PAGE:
Last week Prime Minister Erdogan had had enough. He collected a huge group in Ankara and swore that Gezi Park would be cleared out in 24 hours before his huge rally in Istanbul on Sunday June 16th. The evening of June 15th thousands of police moved into Taksim Square and Gezi Park, and drove the protestors into the streets. Pepper gas, pepper gas containers, water cannons and beatings hurt many. When the Divan Hotel opened its doors for a second time in a week to injured protestors, this time the police threw pepper gas into the hotel and blocked the exits. Battles raged throughout the night and all day Sunday. Almost 500 people have been arrested or have “disappeared”. All of this happened on Day 2 of the two-weekend marathon of Turkish university entrance exams our seniors are taking. In talking to several of our seniors, they said they were not able to sleep or to concentrate. I truly wonder why a Prime Minister who knew of the hundreds of thousands entering these exams could not have waited one night for his inevitable move on Gezi Park? But he needed to fulfill his promise to have the park cleared by the time of his rally on June 16th.
The AK Party (the Justice and Development Party and the current ruling party in Turkey) had distributed flyers throughout Uskudar (the area where I live and work) publicizing a meeting Sunday, June 16th at 18:00 in Kazlıçeşme. The flyer described (in my rough summarizing translation) "how they have watched with sorrow, anxiety and patience the events in Gezi Park. What started out innocently has spread into a big game that is bringing dark clouds casting a shadow over all of the successes that have been achieved over the past 11 years."
The AK Party had arranged assembly places throughout the city where they provided free transportation to the rally. One of my colleagues even saw them handing out free microwave ovens to some people. While the AKP supporters were provided with free transportation and open roads, people trying to assemble in Taksim were blocked from the square, being sprayed with endless tear gas and water canon. This is freedom of assembly, at least for the 50% of the population that voted for him.
Prime Minister Erdogan must have been watching a different TV channel than me me. A "democratic, free, independent, strong" country cannot be complacent with being lulled into the superficial peace brought about by a prosperous people. Of course economic growth and comfort are nice for a people. But democracy also needs for all of the people to know that they have a voice and a choice and to exercise that voice and choice.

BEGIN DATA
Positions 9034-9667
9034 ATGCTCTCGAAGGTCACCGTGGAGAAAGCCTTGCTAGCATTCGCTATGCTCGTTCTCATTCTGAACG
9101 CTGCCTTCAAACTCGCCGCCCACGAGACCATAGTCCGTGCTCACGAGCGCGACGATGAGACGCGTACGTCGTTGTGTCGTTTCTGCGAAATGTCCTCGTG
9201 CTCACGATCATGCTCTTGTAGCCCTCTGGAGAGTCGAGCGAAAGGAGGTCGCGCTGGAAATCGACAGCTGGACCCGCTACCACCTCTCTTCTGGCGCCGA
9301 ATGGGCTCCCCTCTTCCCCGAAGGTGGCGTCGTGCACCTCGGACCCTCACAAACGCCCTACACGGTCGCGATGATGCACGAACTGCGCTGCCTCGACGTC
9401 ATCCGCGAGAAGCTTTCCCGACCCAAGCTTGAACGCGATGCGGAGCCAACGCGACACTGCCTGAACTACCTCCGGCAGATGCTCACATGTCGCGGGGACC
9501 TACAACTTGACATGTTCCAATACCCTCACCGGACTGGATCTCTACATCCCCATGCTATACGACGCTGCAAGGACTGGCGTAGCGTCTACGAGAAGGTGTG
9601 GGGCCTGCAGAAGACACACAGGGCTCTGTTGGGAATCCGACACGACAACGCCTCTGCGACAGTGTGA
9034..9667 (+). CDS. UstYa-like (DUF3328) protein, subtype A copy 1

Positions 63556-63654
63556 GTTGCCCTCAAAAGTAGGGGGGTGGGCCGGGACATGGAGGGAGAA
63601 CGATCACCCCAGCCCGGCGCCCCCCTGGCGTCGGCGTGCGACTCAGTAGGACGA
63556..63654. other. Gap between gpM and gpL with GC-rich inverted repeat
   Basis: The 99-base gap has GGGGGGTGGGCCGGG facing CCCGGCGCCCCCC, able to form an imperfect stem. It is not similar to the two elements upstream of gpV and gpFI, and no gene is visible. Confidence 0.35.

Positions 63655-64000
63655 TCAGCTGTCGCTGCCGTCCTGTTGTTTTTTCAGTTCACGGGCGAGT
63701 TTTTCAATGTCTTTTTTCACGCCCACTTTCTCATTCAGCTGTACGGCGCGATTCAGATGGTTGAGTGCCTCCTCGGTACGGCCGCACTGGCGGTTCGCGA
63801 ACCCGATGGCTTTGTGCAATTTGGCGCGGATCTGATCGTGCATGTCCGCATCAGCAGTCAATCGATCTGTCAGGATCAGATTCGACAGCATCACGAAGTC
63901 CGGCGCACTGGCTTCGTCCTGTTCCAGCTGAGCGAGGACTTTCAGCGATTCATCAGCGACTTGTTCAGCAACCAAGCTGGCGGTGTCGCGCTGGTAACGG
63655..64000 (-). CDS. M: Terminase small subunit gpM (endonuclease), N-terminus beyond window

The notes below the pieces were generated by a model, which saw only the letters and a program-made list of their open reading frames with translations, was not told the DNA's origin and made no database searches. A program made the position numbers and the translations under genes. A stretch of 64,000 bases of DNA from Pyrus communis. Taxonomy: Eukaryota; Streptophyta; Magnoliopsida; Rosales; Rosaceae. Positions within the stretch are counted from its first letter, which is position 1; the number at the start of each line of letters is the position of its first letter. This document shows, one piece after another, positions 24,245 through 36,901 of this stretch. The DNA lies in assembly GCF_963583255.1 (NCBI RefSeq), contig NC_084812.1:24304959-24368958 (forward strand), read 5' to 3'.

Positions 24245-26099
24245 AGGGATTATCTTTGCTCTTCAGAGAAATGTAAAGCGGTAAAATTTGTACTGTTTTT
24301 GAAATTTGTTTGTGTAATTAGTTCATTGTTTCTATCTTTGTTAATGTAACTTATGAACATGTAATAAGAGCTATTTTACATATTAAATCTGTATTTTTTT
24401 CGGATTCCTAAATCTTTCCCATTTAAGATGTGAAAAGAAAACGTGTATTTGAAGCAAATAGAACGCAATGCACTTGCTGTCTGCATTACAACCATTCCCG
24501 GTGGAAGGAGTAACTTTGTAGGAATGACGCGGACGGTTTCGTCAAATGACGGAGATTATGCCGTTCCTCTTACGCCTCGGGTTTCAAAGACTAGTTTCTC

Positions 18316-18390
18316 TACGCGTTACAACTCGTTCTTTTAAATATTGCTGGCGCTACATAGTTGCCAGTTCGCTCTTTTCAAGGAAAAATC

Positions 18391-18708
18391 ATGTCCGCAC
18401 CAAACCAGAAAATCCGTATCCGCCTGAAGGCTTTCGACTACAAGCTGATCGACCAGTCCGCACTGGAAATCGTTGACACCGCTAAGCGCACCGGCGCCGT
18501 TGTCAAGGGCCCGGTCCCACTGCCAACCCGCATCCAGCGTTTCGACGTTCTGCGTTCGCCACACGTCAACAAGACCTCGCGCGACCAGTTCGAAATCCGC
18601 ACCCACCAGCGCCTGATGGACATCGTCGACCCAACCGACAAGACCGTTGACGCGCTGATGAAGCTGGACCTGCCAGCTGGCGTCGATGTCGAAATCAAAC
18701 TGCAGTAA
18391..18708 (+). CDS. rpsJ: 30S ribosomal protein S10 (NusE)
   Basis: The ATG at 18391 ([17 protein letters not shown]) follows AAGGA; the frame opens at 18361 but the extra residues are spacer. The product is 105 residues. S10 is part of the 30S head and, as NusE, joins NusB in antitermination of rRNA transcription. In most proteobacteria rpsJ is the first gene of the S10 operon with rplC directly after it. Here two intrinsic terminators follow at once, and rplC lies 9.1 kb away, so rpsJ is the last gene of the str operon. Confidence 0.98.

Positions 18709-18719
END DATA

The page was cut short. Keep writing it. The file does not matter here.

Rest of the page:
So on Sunday, I gathered up our new intern from Global Ministries and rather than going sightseeing, we went to visit a friend of mine. We walked over to the local mall for lunch and it was as though the interior of the mall was on a totally different planet. We spent most of the day watching Erdogan on TV as he inflamed his viewers and violence once again erupted throughout the country.
Today we all went to work but two major labor unions went out on strike. Protesting groups of protesters still exist in pockets throughout the city. The pans actually banged for 45 minutes tonight rather than the usual 30 minutes and life and laughter can be heard on the street below my apartment. Life can seem very normal in many parts of the city. But uncertainty hangs in the air. Erdogan has threatened repercussions for those who took actions “against him”. These protests have not been against Islam, they have not been against the AKP government per se. They have for the most part been directed at one person, the prime minister, whose leadership style and enacted agenda that restricts personal freedoms and imposes an increasing conservative life style. This is the problem. But as I said in my last communiqué, democracy needs expression and acknowledgement of a variety of opinions even when we do not agree with them. I believe even seasoned democracies have something to learn from the people of Turkey.
"I may not agree with what you have to say, but I will defend to the death your right to say it." Voltaire
Greetings from Istanbul
Alison Stendahl serves with the Near East Mission, Istanbul, Turkey. She is Academic Dean of and a math teacher at Uskudar American Academy in Istanbul Turkey.